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Fieldwork off the coast of Belize in Central America is revealing how coastal tropical forests composed of mangroves have kept up with sea-level rise over the Holocene Epoch.

A U.S. Geological Survey (USGS) project is being conducted in the Mesoamerican Barrier Reef system, which extends 220 km (140 mi) from the southern part of the Yucatan Peninsula to the Bay Islands of Honduras and contains the longest unbroken coral reef in the Western Hemisphere. Scattered throughout the barrier reef complex are hundreds of low-lying mangrove islands, which are the target of this research.

From September 2 to 17, 2009, USGS scientist Karen McKee conducted research on mangrove islands off Belize with her assistant, William Vervaeke, in partnership with the Smithsonian Institution and university colleagues. The information gathered during this recent trip will aid in understanding how U.S. coastal regions may be affected by future sea-level rise and climate change.

McKee has studied various aspects of these mangrove ecosystems for the past 25 years and knows that the logistics involved in carrying out fieldwork in such remote areas can be daunting. Mangrove forests are one of the most difficult environments in which a scientist can conduct field research.

Photo of the roots of a mangrove tree.
Conducting research in a mangrove forest is logistically challenging because of changing water levels, soft sediments, and tangled roots.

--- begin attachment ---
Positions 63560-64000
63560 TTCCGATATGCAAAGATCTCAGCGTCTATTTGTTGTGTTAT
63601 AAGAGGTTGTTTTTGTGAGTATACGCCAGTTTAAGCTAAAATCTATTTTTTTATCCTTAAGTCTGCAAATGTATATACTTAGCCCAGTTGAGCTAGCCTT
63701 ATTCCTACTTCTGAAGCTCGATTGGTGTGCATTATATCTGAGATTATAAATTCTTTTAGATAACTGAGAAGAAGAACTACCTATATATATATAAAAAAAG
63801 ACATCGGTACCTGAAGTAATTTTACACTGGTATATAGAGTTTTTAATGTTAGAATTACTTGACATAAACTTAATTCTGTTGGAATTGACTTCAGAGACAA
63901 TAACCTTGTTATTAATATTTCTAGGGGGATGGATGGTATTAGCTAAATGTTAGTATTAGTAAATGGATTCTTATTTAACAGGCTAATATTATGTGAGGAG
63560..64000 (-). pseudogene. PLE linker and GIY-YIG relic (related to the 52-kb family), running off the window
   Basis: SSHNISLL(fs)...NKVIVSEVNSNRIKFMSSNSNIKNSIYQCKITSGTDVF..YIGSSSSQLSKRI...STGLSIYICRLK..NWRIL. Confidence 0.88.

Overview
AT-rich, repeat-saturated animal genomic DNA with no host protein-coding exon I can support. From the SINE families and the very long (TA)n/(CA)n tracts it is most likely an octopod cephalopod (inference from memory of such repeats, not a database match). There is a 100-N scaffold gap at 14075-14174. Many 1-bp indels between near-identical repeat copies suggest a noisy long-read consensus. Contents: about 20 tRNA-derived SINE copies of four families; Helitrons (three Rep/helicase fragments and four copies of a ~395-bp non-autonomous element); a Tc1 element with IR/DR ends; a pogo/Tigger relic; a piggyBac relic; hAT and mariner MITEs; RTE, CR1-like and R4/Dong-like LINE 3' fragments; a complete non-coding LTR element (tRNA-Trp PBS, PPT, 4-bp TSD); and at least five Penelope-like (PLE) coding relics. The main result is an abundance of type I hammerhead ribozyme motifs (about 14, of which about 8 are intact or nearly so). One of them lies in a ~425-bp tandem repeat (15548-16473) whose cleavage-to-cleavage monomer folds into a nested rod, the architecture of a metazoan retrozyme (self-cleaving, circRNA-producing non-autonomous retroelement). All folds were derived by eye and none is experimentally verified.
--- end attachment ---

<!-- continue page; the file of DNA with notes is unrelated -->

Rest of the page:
First, there are the tangled masses of aerial roots that make every step tedious and time consuming. Walking through mangroves is also difficult because the ground is soft and mucky. Mangroves occur in the intertidal zone, which means they are flooded part of the time, and research must be timed to coincide with the tides. To top it all off, the tropical setting is hot, humid, and full of biting insects. Fortunately, the Smithsonian Institution's field station on Carrie Bow Cay provides a base of operations from which several mangrove islands can be reached by a short boat ride. The station is equipped with laboratories, dormitories, and other facilities necessary to support studies of reef, seagrass, and mangrove ecosystems.

Why Study Mangroves and Sea-Level Change in Belize?

The mangrove islands in Belize are isolated from the influence of terrigenous (land derived) sediment and fresh water and thus are sensitive monitors of changes in sea level. Tectonically, the study area is considered to be relatively stable, without significant tectonic subsidence or uplift. Also, until very recently, the mangrove islands have been relatively unaffected by humans, unlike mangroves in other parts of the Caribbean or coastal wetlands in the United States.